One of our key areas of focus [at Wilkins Insurance Group] is working with privately held family businesses in the area of succession/transition planning. Seeing that family businesses make up 50% of our gross domestic product, it is vital that these companies successfully transition to the next generation. Therein lies the problem: the senior generation is often uncertain if the next generation has the experience and ability to carry the company torch on their own.
Uncertainty about whether younger family members can run the company is the leading concern that family businesses have about keeping management in the hands of one or more family members. The good news is that these issues can be overcome with some careful forethought and planning in the following areas:
- Development of Future Leaders – This group doesn’t necessarily need to be family. The key is for the senior generation to mentor the next generation and begin this process early.
- Governance – Determining who has control amongst the ownership group is vital. The typical dynamic a family business faces is between working and non-working family, as well as integrating unrelated key people into the control mix. There are solutions like voting and non-voting stock, voting trusts and others.
- Transfer Planning – The senior generation should transfer ownership in the business over time to avoid a large estate tax bill at death, potentially placing a large financial burden on the business. These transfers to the next generation can be non-voting interests, leaving the senior generation with an element of control.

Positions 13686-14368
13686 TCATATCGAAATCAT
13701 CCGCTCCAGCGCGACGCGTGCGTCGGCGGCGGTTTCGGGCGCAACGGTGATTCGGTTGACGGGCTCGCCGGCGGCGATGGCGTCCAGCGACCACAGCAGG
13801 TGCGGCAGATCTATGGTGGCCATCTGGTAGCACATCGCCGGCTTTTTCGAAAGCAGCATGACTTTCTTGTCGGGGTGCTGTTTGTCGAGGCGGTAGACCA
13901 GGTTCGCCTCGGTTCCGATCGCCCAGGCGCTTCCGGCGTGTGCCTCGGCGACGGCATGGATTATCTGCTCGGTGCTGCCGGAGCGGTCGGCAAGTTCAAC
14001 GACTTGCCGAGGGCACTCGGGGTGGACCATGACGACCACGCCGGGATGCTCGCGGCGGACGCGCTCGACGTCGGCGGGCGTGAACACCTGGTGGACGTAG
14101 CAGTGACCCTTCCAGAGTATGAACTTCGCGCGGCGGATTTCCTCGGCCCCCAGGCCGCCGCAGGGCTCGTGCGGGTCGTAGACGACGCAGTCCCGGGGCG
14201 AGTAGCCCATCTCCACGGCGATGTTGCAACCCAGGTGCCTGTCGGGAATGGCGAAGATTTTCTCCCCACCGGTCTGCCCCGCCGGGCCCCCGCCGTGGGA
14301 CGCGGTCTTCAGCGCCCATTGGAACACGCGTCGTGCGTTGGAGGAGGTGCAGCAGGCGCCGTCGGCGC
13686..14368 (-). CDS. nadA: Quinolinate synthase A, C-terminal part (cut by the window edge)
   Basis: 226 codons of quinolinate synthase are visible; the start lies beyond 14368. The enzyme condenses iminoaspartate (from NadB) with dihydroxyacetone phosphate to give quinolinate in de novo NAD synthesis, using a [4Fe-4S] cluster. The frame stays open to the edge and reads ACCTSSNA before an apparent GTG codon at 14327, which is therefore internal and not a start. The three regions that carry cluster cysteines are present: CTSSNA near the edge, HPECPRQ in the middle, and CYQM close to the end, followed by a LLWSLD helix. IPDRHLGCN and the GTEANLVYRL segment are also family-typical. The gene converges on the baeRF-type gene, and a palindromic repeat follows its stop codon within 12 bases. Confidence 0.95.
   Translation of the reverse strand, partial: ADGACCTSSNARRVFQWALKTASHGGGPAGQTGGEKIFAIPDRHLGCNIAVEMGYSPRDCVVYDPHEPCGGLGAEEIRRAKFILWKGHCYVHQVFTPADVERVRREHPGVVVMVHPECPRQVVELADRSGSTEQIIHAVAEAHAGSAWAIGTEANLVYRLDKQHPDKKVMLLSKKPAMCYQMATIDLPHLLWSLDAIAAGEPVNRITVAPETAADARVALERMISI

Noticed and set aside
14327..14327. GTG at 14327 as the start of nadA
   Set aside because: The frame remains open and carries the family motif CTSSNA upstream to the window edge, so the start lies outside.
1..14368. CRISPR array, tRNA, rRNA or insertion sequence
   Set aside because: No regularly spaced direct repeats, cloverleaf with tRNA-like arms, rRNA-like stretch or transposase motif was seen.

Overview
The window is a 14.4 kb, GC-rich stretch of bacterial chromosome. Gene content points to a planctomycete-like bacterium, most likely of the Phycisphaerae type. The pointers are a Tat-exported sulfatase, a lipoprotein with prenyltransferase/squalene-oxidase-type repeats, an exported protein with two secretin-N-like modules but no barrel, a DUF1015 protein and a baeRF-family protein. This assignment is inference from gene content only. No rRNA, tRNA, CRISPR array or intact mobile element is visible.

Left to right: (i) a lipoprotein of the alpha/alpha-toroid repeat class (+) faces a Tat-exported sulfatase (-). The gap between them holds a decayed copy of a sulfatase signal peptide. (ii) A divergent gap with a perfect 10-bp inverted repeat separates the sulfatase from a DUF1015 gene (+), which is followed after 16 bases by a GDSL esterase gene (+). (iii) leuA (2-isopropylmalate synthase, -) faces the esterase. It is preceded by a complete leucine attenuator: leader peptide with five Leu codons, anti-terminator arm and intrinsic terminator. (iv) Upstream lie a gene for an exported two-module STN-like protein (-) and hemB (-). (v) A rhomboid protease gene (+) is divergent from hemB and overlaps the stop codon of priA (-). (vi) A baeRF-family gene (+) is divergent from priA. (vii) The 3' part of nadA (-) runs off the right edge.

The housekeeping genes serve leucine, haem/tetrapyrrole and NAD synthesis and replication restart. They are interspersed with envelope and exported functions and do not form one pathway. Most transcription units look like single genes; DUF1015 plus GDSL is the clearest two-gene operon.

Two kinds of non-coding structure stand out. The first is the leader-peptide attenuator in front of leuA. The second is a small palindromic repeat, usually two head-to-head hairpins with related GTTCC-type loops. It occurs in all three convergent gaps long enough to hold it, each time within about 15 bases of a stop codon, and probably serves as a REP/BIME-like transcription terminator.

- Asset Protection – It is critical to protect the business interests from liabilities created from within the company as well as those outside the company created by the owner’s personal liabilities.
All business transitions need to be well thought out with an organized plan. The following steps will help frame this process:
5 Steps for a Successful Business Transition
List goals and objectives
- Review existing succession plan.
- Develop visions, goals, and objectives for the business.
- Determine the importance of continued family involvement in leadership and ownership of the company, while considering the option to bring in professional management.
- Establish retirement goals and cash flow needs of retiring family owners.
- *Identify goals of next generation management.
- Identify and retain a team of professional advisors.
Establish a Governance Process
- Document the succession plan and share it with the owners and key management.
- Have a plan laid out for dispute resolution.
Establish a Succession Plan
- Identify the successor generation be it family or non-family.
- Create the roles for active and non-active family members.
Establish a Business Estate Plan that Coordinates with Senior Generation’s Personal Estate Plan
- Review tax implications to the owner and the business upon a sale/transfer of stock, divorce, death, etc.
- Make sure buy/sell is using an up to date valuation and minimizes taxes.
Create a Transition Plan
- Outright purchase, gift/bequest, or a combination of these.
- If the business is to be purchased, consider financing options from an external party or self-financed from the retiring owners.
- Establish a timeline for implementation of the succession plan.
Once these 5 steps are worked through, the transition planning begins to take shape.